Miss X arrives in my office complaining that she never meets nice men. Investigation uncovers her fear of being hurt. How is it that with this fear she keeps ending up in abusive relationships?
Mr Y finds himself increasingly isolated socially because he smokes, yet we establish that his unconscious motivation to smoke began when he was 14 and wanted to belong to the ‘in crowd’. Why does the unconscious cause a behaviour that brings the opposite of its intention?
I have found this paradoxical pattern in many of my clients. Research has suggested that 90% of our daily behaviour is produced unconsciously. If that is the case why would the unconscious produce behaviour which ends up with the opposite of what it desires, and keep on doing it?
An explanation requires certain assumptions. The first is that behaviour is purposeful. From the point of view of Evolutionary Psychology our actions are designed to assist the survival of our genes. From that perspective all behaviour has a positive intention for the individual. Our unconscious moves us towards pleasurable experiences, and away from negative ones – or ones it perceives will be negative based on previous experience (the pleasure principle).
The second presupposition is that we are creatures who seek meaning. Our brain doesn’t like things to ‘just happen’. From the earliest age we are looking to make sense of the world, to make it predictable. Cognitive psychology suggests that we act as scientists, forming personal hypotheses about the way the world works, and creating behaviour that is appropriate to these beliefs.
The writer Robert Anton Wilson suggests a dual mental mechanism of ‘the Thinker’, and ‘the Prover’. He suggests that once the ‘Thinker’ has developed a belief about any aspect of existence, the ‘Prover’ will adjust the input from our senses to validate the belief. The maxim is ‘What the Thinker thinks, the Prover proves.”
The third presupposition is that the unconscious acts as a protective device, using previous events in our life to determine appropriate action in the present.
An easy illustration of this is to describe a phobia using these presuppositions:
A man came to see me with a fear of fish. He couldn’t even watch the Goldfish credit card advert on TV. Using Cognitive Hypnotherapy I regressed him to the first event connected to the problem. He recalled a time when he was three when his father came home early in the morning from a night of sea fishing. As some fathers do he thought it would be funny to make his son jump, so he put his catch (which sounded like a conger eel) on his son’s bed.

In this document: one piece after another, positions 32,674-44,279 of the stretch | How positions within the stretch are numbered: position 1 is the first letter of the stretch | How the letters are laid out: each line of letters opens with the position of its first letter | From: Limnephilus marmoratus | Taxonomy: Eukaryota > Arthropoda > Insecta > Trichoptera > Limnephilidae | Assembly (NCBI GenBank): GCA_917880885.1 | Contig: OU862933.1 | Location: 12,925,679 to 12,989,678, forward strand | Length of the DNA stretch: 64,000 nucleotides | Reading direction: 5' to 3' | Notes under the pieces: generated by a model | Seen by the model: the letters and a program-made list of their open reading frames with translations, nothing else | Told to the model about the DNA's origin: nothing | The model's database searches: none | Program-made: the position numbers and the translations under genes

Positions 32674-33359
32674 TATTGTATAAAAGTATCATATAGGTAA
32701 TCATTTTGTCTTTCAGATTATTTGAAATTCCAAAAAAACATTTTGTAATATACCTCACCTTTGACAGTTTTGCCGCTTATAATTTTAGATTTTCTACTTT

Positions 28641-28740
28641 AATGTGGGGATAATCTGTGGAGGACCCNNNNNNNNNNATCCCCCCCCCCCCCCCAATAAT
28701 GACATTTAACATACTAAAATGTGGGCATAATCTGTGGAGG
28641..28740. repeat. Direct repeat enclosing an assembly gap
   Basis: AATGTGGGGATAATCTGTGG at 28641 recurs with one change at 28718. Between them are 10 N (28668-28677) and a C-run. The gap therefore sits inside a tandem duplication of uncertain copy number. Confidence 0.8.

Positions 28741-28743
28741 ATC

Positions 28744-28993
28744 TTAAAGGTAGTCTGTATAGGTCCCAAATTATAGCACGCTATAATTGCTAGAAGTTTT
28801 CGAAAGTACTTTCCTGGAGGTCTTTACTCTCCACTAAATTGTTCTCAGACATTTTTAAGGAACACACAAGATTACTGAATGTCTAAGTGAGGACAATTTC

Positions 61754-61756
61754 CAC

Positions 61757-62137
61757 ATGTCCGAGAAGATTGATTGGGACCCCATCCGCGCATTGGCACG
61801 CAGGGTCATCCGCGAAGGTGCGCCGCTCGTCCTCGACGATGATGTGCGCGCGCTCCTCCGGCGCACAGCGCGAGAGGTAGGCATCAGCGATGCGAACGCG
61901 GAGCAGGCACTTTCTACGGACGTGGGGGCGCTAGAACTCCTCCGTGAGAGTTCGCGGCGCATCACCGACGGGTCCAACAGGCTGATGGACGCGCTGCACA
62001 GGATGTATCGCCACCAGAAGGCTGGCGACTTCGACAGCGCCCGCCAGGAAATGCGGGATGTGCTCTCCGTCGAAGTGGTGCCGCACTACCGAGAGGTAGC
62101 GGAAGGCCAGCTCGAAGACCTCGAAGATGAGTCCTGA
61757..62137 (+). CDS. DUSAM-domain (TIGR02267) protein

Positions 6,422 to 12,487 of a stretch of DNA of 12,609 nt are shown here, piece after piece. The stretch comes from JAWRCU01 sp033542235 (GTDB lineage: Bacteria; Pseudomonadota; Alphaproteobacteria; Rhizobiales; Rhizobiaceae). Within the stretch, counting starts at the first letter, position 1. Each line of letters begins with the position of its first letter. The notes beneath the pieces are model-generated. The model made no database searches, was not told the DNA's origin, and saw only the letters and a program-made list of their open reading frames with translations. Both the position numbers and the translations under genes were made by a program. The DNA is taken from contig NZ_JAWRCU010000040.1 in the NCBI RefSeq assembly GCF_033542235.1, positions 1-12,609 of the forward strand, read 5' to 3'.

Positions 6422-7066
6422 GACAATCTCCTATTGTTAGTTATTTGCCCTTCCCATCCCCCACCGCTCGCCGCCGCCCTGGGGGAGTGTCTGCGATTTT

The little boy felt the weight of it and opened his eyes – to find the face of the eel inches from his. As you can imagine it scared the life out of him. Now, working with the assumptions I began with, his unconscious needs to protect him from any similarly ‘dangerous’ occasions. At that age, as the work of Swiss educationalist Piaget demonstrated, a child’s logical ability is limited to what is termed ‘nominal processing’. This equates to ‘this is better than that’ ‘this is because of that’ ‘this is right, that is wrong’ etc. Using this level of sophistication the unconscious searches for black and white causation, ‘What has caused this fear? It must be the fish. If I keep you away from fish you will be safe’. Thus, this significant emotional event acts as a reference point for the unconscious to measure threat in the future. Every time he comes into contact with a fish, or anticipates doing so, his unconscious kicks the fight or flight response into action to get him away from the danger, (or to kill it).
Because this event is stored unconsciously he is not aware of this mental computation, only of the result – an overwhelming emotional response – proximity to fish causes, what he describes as a ‘panic attack’. The intention is to protect him; the result is to inappropriately restrict his life. Remember, I said the unconscious is there to protect you, not necessarily to make you happy. Every time he confronts a fish and emerges unscathed because of the response it reinforces it. (what the thinker thinks…)
That is a simple illustration of part of the model that produces the paradox, not the paradox itself. The next part of the model is to do with the way perceptions are shaped. Two factors are central:
1. Don’t think of a blue tree. What came to your mind? Your mind cannot process negatives, so to ‘not think of something’ it has to think of it. It is the structure of craving. Imagine someone who is trying to diet saying to themself “I mustn’t have that cake/biscuit/chocolate.” The negative structure of that thought forces them to think of eating. Repeating that structure through a whole day brings you to the point of obsession about that chocolate chip cookie!
2. The concept of figure and ground. The picture you can see is probably familiar to you. Some see the young lady, some the old. An interesting question is ‘who decided which one you saw?’ The answer is, your unconscious. It processed the picture and gave it meaning, and produced one version for your conscious awareness. It did not say to your conscious “I’ve got two choices here, which one do you want?”